It may not be listed as one of the side effects of COVID-19 but it now seems the pandemic is having a negative impact on the air we breathe.

A report looking at the ACT’s Air Quality in 2020 found the number of days that emissions from wood heaters rose above National Environment Protection Levels increased, likely due to more people staying and working from home throughout last winter.

The number of days wood smoke rose above standard levels increased by two in 2020.

ACT Environment Minister, Rebecca Vassarotti, hoped people will use the findings of the report as motivation to take up the government’s rebate scheme to replace their wood heaters.

“Wood burning smoke is made up of a mixture of gases and fine particles which can be harmful to the environment and the health of people, especially those with heart or lung diseases.”

The Minister also re-affirmed the Territory Government’s commitment to addressing climate change with dust storms and bushfire smoke also severely impacting the ACT’s air quality last year.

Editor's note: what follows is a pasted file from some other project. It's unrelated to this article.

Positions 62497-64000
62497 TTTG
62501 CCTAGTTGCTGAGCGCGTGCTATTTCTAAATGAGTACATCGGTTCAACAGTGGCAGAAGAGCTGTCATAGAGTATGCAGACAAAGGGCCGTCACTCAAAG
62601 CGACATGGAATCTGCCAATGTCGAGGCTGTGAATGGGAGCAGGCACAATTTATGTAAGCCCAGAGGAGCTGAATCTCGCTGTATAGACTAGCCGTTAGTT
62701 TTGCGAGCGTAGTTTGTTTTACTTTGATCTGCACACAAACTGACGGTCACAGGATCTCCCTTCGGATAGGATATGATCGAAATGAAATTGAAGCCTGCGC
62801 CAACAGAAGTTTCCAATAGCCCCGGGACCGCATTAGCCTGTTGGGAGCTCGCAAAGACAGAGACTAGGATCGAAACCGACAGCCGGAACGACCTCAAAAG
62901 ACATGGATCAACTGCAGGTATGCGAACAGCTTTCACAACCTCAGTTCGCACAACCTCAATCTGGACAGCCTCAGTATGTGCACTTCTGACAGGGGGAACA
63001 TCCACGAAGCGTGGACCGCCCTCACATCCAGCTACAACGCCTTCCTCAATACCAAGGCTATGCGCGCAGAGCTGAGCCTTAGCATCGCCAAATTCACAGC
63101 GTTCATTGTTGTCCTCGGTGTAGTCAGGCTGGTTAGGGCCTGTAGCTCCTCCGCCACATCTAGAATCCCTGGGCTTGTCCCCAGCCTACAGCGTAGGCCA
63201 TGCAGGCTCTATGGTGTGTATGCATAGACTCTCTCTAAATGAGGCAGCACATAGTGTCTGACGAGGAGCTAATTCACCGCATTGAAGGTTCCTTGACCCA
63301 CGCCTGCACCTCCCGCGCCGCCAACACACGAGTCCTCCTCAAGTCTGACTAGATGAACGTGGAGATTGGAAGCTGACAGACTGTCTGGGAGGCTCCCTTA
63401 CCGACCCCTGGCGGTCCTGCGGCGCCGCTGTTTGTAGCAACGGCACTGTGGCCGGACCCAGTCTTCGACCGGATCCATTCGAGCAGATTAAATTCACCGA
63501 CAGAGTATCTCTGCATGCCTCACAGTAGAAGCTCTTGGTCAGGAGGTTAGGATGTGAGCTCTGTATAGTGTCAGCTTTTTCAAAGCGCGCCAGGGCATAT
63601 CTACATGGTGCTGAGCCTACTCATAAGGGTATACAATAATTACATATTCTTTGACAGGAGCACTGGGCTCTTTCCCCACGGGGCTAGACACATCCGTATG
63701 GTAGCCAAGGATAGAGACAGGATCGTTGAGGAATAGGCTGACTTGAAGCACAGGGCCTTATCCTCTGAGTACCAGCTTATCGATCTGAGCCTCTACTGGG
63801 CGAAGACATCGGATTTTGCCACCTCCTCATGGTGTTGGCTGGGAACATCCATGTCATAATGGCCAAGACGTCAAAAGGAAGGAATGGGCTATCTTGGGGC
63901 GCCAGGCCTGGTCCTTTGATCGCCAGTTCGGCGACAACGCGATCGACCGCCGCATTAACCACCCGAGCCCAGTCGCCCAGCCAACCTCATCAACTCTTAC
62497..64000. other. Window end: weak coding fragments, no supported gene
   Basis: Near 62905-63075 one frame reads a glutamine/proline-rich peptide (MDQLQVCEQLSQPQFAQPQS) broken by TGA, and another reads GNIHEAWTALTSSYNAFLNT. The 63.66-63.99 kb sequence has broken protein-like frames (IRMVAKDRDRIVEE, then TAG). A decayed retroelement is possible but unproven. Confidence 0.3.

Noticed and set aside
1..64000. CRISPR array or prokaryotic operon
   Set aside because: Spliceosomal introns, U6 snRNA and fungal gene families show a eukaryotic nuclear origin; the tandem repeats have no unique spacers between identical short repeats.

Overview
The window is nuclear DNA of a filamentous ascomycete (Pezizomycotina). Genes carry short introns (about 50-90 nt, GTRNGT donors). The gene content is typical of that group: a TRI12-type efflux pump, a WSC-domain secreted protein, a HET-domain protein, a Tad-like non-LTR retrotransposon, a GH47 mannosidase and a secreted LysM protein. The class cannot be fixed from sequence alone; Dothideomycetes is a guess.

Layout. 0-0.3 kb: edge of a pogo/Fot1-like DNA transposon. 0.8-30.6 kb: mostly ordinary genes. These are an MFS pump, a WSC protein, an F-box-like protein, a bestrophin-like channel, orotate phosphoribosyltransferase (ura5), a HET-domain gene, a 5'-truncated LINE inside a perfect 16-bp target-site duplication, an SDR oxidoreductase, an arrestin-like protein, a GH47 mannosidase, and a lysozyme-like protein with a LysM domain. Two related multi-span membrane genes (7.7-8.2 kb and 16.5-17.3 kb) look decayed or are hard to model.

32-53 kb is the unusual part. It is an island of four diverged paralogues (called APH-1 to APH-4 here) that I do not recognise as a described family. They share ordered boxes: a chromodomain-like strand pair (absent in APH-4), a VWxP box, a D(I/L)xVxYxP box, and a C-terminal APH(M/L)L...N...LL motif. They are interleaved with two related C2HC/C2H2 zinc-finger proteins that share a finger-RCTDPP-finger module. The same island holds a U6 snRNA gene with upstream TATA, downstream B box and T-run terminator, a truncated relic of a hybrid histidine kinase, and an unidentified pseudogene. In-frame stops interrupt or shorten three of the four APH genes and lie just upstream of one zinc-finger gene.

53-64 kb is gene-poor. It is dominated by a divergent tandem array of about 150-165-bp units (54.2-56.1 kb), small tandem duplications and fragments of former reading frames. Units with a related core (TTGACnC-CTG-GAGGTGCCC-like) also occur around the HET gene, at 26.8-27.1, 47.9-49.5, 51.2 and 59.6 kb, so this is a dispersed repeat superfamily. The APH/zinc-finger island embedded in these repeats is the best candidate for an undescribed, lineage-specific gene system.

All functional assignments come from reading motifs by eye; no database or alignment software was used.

“We need to take action against climate change otherwise we will see more intense and frequent occurrences such as dust storms and bushfires and ultimately have poorer air quality in the ACT.”

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“As part of this response, the ACT Government is preparing a smoke and air quality strategy to improve air and health outcomes.”

The strategy is set to include air quality standards for outdoor workers, improved air quality monitoring and better measures designed to protect vulnerable people during incidents of reduced air quality.

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